First, I would suggest that we all read the Bible as God’s word, trusting that it can be adequately understood by a common individual with the Lord’s help. A regular Christian, dare I say all Christians, need to see the Bible as the living God’s communication with the world and approach scripture with humble prayer and eager spirit.
This may seem counter-intuitive to an academic specialist who may want to objectively study the Bible as a historical document, within its historical context, with the additional skills of the “original” Greek and Hebrew languages. However, as the reformers like Luther and Calvin strongly asserted, there is a certain clarity of scripture, and we can trust that much of the Bible is understandable in the language we speak, by whoever from whatever socio-economic background. God speaks through His word today and, in fact, it is God as the living author who helps the common and sincere day-to-day Christians to know Him through it.
Next, I would suggest that we read the Bible systematically, which means, that we avoid being satisfied by reading just one-or-two verses a day, but rather read whole passages. The goal would be to read all the chapters of a biblical book. And hopefully, the eventual larger goal would be that we read the whole Bible one day. This will take more time and effort, yes. But with sufficient Bible reading time, and perhaps with realistic goals, systematic Bible reading can potentially help Christians improve not just their knowledge of scripture, but also provide them with a broader picture of who God is and what he expects from His people.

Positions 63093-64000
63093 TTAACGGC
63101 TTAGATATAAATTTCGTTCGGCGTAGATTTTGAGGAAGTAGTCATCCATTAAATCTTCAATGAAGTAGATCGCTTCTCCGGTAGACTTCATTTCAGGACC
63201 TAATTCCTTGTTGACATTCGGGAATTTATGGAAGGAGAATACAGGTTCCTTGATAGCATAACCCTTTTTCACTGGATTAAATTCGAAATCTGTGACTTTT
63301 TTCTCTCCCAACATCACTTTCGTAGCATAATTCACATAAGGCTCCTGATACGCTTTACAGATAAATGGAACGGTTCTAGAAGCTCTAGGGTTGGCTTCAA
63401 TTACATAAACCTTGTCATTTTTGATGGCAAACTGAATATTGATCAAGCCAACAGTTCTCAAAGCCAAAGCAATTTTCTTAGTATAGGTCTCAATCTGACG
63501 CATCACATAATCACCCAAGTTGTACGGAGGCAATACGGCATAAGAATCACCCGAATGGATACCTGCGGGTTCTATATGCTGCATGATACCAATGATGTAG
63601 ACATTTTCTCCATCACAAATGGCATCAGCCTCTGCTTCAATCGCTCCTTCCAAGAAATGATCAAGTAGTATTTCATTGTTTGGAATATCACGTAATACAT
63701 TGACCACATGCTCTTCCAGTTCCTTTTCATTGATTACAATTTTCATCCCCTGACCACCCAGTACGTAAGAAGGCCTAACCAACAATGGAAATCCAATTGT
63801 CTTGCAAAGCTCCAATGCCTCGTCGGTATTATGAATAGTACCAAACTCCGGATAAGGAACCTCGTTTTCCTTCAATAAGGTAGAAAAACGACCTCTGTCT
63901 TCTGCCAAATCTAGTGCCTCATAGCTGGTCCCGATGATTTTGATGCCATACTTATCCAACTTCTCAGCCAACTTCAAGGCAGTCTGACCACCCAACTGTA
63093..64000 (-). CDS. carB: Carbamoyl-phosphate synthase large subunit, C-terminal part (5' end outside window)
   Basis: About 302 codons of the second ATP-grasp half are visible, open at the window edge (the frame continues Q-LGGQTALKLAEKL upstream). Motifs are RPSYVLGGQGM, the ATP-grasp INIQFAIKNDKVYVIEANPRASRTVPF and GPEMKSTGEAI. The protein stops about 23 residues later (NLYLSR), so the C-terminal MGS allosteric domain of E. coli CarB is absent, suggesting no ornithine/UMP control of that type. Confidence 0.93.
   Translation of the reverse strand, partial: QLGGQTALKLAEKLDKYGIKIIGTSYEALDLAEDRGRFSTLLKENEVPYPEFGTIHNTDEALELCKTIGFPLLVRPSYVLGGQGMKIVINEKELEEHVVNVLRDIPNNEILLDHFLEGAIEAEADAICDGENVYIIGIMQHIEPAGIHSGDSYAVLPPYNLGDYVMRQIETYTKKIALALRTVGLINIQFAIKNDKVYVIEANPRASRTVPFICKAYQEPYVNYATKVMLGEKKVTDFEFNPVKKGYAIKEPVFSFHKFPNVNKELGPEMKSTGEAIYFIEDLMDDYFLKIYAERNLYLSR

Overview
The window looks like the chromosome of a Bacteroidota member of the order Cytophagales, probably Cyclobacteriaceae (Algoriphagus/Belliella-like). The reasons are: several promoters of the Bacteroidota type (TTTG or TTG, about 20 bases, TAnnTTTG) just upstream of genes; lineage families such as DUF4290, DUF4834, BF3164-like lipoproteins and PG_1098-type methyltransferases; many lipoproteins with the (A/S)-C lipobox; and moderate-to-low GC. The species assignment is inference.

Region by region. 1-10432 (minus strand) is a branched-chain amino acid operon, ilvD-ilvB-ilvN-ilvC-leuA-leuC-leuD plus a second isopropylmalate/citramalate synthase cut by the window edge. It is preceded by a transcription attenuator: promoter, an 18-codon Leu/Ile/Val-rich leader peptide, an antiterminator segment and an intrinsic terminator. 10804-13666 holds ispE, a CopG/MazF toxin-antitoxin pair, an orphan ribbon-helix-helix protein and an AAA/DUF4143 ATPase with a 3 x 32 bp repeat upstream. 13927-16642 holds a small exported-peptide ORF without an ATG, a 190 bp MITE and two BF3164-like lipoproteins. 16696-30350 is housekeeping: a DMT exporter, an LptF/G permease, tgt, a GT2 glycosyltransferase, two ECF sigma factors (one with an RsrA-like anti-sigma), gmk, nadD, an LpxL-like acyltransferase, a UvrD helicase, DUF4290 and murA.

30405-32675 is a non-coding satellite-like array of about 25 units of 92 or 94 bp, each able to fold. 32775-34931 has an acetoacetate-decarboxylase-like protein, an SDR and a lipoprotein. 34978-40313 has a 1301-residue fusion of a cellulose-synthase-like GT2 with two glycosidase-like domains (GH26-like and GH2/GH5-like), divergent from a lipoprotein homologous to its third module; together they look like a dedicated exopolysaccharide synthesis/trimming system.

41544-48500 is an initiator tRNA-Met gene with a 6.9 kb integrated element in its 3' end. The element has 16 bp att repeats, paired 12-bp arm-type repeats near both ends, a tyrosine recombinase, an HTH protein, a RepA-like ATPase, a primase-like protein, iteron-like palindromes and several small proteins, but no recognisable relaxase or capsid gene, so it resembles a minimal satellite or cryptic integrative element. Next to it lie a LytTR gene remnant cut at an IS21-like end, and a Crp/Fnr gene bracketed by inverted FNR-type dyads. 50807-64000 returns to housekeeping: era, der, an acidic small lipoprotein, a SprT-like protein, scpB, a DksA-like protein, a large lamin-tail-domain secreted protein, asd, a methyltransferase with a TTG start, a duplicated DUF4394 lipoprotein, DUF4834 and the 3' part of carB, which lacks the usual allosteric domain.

I would also recommend that we read along and against our preference. Reading along our preference means, we read the Bible to find comforting verses, finding agreeable images of God, and even re-reading passages that we are familiar with. So, it is good to read the Psalms, read the Gospels, read Philippians 2! However, reading against our preference means that we read the Bible expecting to be surprised. So, we try to read passages that we are unfamiliar with, read those passages that we find irrelevant, and allow the Bible to make us uncomfortable. So, it is good to read Hebrews, read the Prophetic books like Habakkuk and Zephaniah, read Numbers, read Revelation! I have seen that this especially helps in opening ourselves to listening to God’s voice above our own.